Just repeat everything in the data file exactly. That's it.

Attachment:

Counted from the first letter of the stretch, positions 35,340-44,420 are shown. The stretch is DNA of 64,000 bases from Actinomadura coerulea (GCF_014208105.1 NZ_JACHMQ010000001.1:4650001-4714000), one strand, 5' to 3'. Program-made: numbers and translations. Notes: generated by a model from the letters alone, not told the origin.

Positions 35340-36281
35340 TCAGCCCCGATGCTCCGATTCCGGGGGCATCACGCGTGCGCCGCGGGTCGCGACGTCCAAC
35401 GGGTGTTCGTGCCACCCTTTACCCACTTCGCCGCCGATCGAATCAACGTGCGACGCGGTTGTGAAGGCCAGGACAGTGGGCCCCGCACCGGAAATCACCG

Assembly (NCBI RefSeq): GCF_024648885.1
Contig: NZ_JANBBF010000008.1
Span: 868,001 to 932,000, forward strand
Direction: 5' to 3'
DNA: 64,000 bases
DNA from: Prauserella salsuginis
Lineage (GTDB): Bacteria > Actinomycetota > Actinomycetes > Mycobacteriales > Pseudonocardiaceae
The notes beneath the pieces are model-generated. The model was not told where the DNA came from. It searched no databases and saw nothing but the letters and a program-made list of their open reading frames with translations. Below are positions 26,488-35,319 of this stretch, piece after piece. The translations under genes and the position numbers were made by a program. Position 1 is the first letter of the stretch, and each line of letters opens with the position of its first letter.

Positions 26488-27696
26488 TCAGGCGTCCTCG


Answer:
Counted from the first letter of the stretch, positions 35,340-44,420 are shown. The stretch is DNA of 64,000 bases from Actinomadura coerulea (GCF_014208105.1 NZ_JACHMQ010000001.1:4650001-4714000), one strand, 5' to 3'. Program-made: numbers and translations. Notes: generated by a model from the letters alone, not told the origin.

Positions 35340-36281
35340 TCAGCCCCGATGCTCCGATTCCGGGGGCATCACGCGTGCGCCGCGGGTCGCGACGTCCAAC
35401 GGGTGTTCGTGCCACCCTTTACCCACTTCGCCGCCGATCGAATCAACGTGCGACGCGGTTGTGAAGGCCAGGACAGTGGGCCCCGCACCGGAAATCACCG

Assembly (NCBI RefSeq): GCF_024648885.1
Contig: NZ_JANBBF010000008.1
Span: 868,001 to 932,000, forward strand
Direction: 5' to 3'
DNA: 64,000 bases
DNA from: Prauserella salsuginis
Lineage (GTDB): Bacteria > Actinomycetota > Actinomycetes > Mycobacteriales > Pseudonocardiaceae
The notes beneath the pieces are model-generated. The model was not told where the DNA came from. It searched no databases and saw nothing but the letters and a program-made list of their open reading frames with translations. Below are positions 26,488-35,319 of this stretch, piece after piece. The translations under genes and the position numbers were made by a program. Position 1 is the first letter of the stretch, and each line of letters opens with the position of its first letter.

Positions 26488-27696
26488 TCAGGCGTCCTCG